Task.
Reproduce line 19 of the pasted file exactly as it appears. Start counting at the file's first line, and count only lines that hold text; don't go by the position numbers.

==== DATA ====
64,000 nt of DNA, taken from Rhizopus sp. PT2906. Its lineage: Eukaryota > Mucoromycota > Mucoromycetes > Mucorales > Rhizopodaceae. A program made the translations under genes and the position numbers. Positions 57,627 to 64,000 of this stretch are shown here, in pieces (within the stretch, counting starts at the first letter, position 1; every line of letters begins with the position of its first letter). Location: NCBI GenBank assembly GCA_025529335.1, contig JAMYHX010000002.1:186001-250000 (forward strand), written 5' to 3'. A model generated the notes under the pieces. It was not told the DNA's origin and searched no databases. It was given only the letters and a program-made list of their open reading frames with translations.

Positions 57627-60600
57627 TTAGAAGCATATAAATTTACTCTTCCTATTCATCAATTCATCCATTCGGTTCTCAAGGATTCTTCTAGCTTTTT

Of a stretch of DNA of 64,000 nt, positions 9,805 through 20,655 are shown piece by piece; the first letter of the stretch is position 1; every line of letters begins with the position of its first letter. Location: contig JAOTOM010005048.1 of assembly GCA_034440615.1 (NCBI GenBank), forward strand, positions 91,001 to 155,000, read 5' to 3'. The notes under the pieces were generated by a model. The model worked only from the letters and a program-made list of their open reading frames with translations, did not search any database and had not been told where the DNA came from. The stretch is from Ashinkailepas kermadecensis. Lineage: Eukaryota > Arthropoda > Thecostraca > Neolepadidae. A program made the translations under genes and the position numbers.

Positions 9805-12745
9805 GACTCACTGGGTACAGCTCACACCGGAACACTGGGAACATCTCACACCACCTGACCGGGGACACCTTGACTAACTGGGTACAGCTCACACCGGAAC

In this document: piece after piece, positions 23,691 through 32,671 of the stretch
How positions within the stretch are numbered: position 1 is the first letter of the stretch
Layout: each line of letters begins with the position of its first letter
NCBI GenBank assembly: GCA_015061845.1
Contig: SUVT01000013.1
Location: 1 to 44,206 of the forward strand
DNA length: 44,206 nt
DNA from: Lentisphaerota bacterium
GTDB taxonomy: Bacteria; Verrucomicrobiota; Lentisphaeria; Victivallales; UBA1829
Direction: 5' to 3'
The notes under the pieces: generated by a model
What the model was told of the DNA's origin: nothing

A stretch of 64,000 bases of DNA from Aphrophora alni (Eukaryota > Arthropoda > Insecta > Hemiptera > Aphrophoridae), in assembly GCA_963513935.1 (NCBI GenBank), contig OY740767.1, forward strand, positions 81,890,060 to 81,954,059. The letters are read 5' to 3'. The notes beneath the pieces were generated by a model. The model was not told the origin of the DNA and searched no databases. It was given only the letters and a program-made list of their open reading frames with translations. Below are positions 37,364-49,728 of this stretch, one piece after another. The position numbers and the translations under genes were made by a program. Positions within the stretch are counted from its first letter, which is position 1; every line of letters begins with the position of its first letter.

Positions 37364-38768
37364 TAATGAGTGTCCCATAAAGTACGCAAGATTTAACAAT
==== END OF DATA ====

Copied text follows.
A stretch of 64,000 bases of DNA from Aphrophora alni (Eukaryota > Arthropoda > Insecta > Hemiptera > Aphrophoridae), in assembly GCA_963513935.1 (NCBI GenBank), contig OY740767.1, forward strand, positions 81,890,060 to 81,954,059. The letters are read 5' to 3'. The notes beneath the pieces were generated by a model. The model was not told the origin of the DNA and searched no databases. It was given only the letters and a program-made list of their open reading frames with translations. Below are positions 37,364-49,728 of this stretch, one piece after another. The position numbers and the translations under genes were made by a program. Positions within the stretch are counted from its first letter, which is position 1; every line of letters begins with the position of its first letter.